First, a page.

BOZEMAN — After a flurry of questions, Lewis Kidd’s last answer seemed to be the easiest.
During the second and last day of the Big Sky’s virtual kickoff event, the Montana State senior offensive lineman talked about what he learned throughout his career. About how his offseason has been altered. And what MSU’s rivalry with Montana means to him.
His last question was about who he enjoys beating the most. The Bobcats have defeated the Grizzlies four times in a row. And those victories, he said, are the sweetest.
The event, usually conducted in person, was put together virtually this year because of the coronavirus pandemic. After coaches’ interviews were shown Thursday, interviews with players from each of the Big Sky schools played Friday. It rolled on despite the unpredictability about the 2020 season, as the Big Sky expects to make a decision about fall sports by the end of the month.
While the Chronicle sent questions for multiple players about how they feel about their safety if they were to play, few of the questions revolved around the pandemic.
Some players touched on how their offseason has been affected. Montana wide receiver Samori Toure, among others, expressed how no spring practices was one of the most difficult aspects.
“We didn’t know when we could come back or when we could get back on the field together, if we could get back on the field together,” Portland State quarterback Davis Alexander said. “We’ve had to figure it out on our own.”
Kidd spoke about how he’s virtually kept in contact with his teammates, even if that’s by playing video games in order to remain competitive.
He’s tried to put together a makeshift weight room with teammates he lives with to help him stay in shape. He’s also utilized a nearby turf field to run.
“Everyone’s been affected by this virus,” Kidd said. “… Just trying to find creative ways to make it fun, because that’s all you can do.”
Kidd admitted he’s taken activities like spring practices for granted. While he dreaded it before, he wishes now he could train in freezing temperatures early in the morning. Just as long as it would be with his teammates.
He heard often from older players before him how cherishing those opportunities is important. As a senior, he wonders how time has passed so quickly.
He said spending time away from his teammates, though MSU has intermittently allowed workouts since the beginning of June, has been the most difficult part of the last few months.
“It makes you feel like you’re missing out a little bit on the experience of it,” Kidd said.
Asked in several different ways who his favorite opponent to play is, Kidd continuously answered with Montana. He loves the intensity and history behind the rivalry.
He said the Grizzlies are the team he looks most forward to facing. His favorite place to compete on the road is Missoula because of its “great stadium and a lot of loud fans.”
And the team he enjoys defeating the most? “Got to go with Missoula on this one,” Kidd said.
“It’s been awesome to be on the winning side of the streak since I’ve been here because I know in the past it’s been tough for MSU,” he noted. “… You get the most competitive side out of everyone on both sides.”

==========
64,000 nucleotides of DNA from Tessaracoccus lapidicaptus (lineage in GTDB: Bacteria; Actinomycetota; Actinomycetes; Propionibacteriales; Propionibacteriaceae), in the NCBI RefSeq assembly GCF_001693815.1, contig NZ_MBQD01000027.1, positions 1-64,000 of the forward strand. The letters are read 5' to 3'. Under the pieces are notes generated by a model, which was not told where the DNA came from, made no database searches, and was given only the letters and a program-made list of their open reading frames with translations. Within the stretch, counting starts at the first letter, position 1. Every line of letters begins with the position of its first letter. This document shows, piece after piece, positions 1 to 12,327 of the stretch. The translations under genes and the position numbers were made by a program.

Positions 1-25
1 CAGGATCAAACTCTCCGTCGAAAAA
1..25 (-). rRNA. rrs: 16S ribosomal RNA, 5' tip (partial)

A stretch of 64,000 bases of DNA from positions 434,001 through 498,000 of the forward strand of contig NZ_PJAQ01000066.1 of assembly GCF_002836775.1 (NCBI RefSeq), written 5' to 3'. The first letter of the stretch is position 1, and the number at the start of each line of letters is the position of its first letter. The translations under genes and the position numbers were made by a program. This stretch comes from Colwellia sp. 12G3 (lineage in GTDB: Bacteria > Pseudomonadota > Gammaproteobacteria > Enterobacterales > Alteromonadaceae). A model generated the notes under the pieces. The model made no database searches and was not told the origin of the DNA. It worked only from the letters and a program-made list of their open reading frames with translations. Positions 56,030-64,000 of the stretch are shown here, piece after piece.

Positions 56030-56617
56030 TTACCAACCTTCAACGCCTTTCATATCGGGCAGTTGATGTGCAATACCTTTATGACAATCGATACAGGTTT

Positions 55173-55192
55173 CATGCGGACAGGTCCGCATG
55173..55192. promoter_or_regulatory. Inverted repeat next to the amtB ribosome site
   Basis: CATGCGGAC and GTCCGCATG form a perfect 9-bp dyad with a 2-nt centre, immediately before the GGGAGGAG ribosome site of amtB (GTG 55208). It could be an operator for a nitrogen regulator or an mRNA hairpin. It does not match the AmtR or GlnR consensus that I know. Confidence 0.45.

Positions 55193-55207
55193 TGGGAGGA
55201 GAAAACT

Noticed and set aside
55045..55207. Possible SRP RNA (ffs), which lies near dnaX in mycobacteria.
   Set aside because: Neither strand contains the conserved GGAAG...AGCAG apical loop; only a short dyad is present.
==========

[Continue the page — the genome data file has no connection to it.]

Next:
Though he loves playing against Montana State, Toure was not as thrilled about the recent outcomes of the rivalry series.
“The electricity when we played them (in Missoula) is something that’s unmatched,” he said. “… I knew this was one of the biggest rivalries in college sports (the first time he played against MSU).
“I never want to lose again.”
Kidd was asked about what MSU’s run in the playoffs, which ended at the FCS semifinals, meant to him. He enjoyed playing different opponents from teams across the country. He relished the extra few weeks of the season.
But he didn’t like that it all ended before the title game.
“It was awesome. It was everything for us,” Kidd said of last season’s playoff games. “Obviously we ended a little bit earlier than we want to.”
Kidd wants to accomplish much in his final year of college football. But a national championship would be “the cherry on top.”
He realizes how difficult that goal would be. He pointed to how competitive the Big Sky is. The Bobcats play three of the top four teams selected in the preseason conference polls on the road in 2020.
And any Big Sky team, as he pointed out with Sacramento State a year ago, could emerge as another contender. But, with MSU’s experienced offensive line and strong defense, he believes a title is within reach.
“Just leaving a legacy for the team as a senior,” Kidd said, “is the biggest thing.”
Kidd also earned preseason recognition. The senior, along with fellow offensive lineman Taylor Tuiasosopo, were named preseason all-conference selections on Friday.
Kidd was a unanimous pick. He was a second-team all-conference guard last season and has started 33 straight games in his career.
Tuiasosopo, an upcoming senior, was a third-team all-Big Sky guard a season ago.
The selections are a testament to Montana State’s reputation up front. The Bobcats were first in the conference and eighth in the nation with 258.1 rushing yards per outing and established a single-season program record with 3,871 team yards on the ground last year. MSU’s offensive line also tied a Big Sky-best with 14 sacks allowed.
Weber State, which was picked first in both polls, led the way with eight preseason selections. Montana and Sacramento State tied with six.